Bryce Swaim

two stray mutts


on seventh st

one lopes with a limp


we call him low-rider

he claws our alley home

more than the one without

gnaws hot water, meatloaf

leftovers left out and spoiling

impatient in summer

but then, winter and the waitress


two doors down. she serves

coffee that never pours cold

fingers slender as a potter’s

everyone’s favorite diner downtown.

my morning cup always arrives

filled to full, blonde and sweet

cream and sugar, I never need ask

She’ll be a good mom.


the waitress told me, one slow tuesday

how hers died. drowned

her liver in liquor. how

the whites of her eyes

faded yellow as dandelions

wilting late in september

the waitress inherited that house

two doors down, with the pomeranian

her mother kicked, again and again

bender bending into another

while she still had the strength


the waitress takes in low-rider

each year when autumn falls into winter

buys a down bed for his stink, washes him

with her own herbal shampoo and offers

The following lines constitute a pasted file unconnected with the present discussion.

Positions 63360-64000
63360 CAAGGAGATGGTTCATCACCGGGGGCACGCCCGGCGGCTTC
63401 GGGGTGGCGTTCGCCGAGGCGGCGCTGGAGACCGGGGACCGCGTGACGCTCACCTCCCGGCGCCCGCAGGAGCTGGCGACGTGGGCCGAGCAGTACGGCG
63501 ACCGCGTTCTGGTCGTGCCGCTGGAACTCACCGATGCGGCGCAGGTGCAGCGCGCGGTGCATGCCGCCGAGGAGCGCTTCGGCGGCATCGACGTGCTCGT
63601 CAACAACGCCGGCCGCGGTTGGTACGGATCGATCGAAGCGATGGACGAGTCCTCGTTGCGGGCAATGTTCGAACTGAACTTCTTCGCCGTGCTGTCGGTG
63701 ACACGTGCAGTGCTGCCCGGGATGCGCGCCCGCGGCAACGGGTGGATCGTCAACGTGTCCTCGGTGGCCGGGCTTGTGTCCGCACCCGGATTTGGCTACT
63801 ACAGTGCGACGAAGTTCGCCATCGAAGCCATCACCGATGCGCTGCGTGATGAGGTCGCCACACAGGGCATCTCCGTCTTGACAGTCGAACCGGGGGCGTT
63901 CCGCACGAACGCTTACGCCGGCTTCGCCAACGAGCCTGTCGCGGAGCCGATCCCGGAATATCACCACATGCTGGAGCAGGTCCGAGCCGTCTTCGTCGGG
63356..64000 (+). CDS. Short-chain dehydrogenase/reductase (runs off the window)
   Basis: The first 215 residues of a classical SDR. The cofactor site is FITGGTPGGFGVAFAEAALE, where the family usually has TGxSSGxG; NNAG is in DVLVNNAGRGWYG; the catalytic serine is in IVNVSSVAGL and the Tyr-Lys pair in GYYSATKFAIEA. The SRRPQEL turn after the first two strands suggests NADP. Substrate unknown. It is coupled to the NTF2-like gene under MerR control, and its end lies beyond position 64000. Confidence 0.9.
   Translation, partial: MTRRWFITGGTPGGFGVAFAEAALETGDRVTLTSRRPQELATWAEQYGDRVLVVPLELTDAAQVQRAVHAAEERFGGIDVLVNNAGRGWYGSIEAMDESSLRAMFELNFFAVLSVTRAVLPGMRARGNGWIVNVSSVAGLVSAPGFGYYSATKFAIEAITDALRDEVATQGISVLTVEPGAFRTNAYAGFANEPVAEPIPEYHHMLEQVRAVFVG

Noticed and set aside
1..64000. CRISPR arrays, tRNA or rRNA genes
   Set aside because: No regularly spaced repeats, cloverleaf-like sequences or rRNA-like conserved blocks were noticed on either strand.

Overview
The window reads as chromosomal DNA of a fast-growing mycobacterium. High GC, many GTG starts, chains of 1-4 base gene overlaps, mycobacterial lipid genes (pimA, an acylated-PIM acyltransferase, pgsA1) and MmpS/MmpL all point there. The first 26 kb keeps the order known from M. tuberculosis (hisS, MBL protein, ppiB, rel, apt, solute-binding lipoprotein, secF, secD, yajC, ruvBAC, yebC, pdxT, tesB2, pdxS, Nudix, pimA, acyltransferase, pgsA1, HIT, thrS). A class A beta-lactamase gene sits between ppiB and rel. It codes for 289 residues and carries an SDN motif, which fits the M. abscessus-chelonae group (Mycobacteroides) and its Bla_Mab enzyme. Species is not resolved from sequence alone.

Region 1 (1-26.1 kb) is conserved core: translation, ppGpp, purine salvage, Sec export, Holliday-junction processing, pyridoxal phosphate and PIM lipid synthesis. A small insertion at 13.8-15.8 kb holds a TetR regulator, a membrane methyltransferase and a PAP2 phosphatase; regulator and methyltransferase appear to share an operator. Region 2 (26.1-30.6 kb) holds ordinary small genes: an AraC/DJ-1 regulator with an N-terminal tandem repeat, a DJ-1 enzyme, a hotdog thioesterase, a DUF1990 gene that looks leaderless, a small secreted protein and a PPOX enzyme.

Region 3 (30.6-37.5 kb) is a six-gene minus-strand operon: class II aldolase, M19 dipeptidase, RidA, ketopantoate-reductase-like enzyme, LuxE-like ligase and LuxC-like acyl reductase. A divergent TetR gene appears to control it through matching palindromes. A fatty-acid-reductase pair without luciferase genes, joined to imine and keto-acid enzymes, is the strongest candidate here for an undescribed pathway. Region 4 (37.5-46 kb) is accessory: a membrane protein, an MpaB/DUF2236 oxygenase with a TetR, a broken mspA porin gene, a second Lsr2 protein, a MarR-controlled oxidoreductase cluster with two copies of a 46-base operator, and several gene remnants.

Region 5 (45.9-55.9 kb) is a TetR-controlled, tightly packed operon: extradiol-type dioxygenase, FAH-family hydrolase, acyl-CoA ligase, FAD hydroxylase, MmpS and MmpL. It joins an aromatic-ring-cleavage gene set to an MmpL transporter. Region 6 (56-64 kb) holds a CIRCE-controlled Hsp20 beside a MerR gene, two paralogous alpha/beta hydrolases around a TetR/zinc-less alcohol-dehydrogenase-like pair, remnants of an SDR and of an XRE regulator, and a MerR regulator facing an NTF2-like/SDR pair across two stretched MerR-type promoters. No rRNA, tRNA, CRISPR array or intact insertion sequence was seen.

bologna when he yaps at the closed door


until the street dog

sick of the incense

flowered wallpaper

and unconditional care

makes for the night again


she watches him lope low

toward that other stray—taboo

limpless and a cleft lip—

always looks a snarl

mean enough to prowl

sweet enough to polish

blood off low-rider’s chin

after every scrap


the waitress holds the pomeranian

under snow that falls like leaves of paper

turning toward stillness. she watches

old boy, snout down at taboo’s heels

away from her porch, she watches him

brindle into moonlight and gravel.


 

Bryce Swaim is a student in Western Colorado University’s MFA program with an emphasis in Nature Writing. He lives in Gunnison, CO and spends his time hiking through the surrounding mountains in the summer and playing in snow in the winter. His poetry aims to contemplate our role on this planet, usually through the lens of characters. He grew up in Houston, Texas.